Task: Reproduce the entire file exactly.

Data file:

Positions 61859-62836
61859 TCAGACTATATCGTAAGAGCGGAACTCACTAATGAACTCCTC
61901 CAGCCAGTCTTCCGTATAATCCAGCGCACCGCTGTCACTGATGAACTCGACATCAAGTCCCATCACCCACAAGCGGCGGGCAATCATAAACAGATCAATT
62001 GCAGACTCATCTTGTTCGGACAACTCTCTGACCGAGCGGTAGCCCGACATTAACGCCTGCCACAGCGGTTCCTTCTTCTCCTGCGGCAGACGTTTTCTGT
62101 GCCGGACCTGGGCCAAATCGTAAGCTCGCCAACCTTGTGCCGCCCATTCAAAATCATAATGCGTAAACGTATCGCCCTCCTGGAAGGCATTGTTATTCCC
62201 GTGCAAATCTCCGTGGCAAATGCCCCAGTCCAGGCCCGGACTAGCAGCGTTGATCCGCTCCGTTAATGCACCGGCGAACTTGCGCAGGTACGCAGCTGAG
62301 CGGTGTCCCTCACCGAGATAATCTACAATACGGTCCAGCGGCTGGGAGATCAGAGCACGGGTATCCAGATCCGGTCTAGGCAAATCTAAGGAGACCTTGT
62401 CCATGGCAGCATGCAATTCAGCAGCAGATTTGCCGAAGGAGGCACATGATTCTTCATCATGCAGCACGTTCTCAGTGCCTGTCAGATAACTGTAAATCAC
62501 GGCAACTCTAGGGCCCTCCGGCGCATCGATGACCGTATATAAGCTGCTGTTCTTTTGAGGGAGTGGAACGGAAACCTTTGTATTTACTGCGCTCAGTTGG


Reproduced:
Positions 61859-62836
61859 TCAGACTATATCGTAAGAGCGGAACTCACTAATGAACTCCTC
61901 CAGCCAGTCTTCCGTATAATCCAGCGCACCGCTGTCACTGATGAACTCGACATCAAGTCCCATCACCCACAAGCGGCGGGCAATCATAAACAGATCAATT
62001 GCAGACTCATCTTGTTCGGACAACTCTCTGACCGAGCGGTAGCCCGACATTAACGCCTGCCACAGCGGTTCCTTCTTCTCCTGCGGCAGACGTTTTCTGT
62101 GCCGGACCTGGGCCAAATCGTAAGCTCGCCAACCTTGTGCCGCCCATTCAAAATCATAATGCGTAAACGTATCGCCCTCCTGGAAGGCATTGTTATTCCC
62201 GTGCAAATCTCCGTGGCAAATGCCCCAGTCCAGGCCCGGACTAGCAGCGTTGATCCGCTCCGTTAATGCACCGGCGAACTTGCGCAGGTACGCAGCTGAG
62301 CGGTGTCCCTCACCGAGATAATCTACAATACGGTCCAGCGGCTGGGAGATCAGAGCACGGGTATCCAGATCCGGTCTAGGCAAATCTAAGGAGACCTTGT
62401 CCATGGCAGCATGCAATTCAGCAGCAGATTTGCCGAAGGAGGCACATGATTCTTCATCATGCAGCACGTTCTCAGTGCCTGTCAGATAACTGTAAATCAC
62501 GGCAACTCTAGGGCCCTCCGGCGCATCGATGACCGTATATAAGCTGCTGTTCTTTTGAGGGAGTGGAACGGAAACCTTTGTATTTACTGCGCTCAGTTGG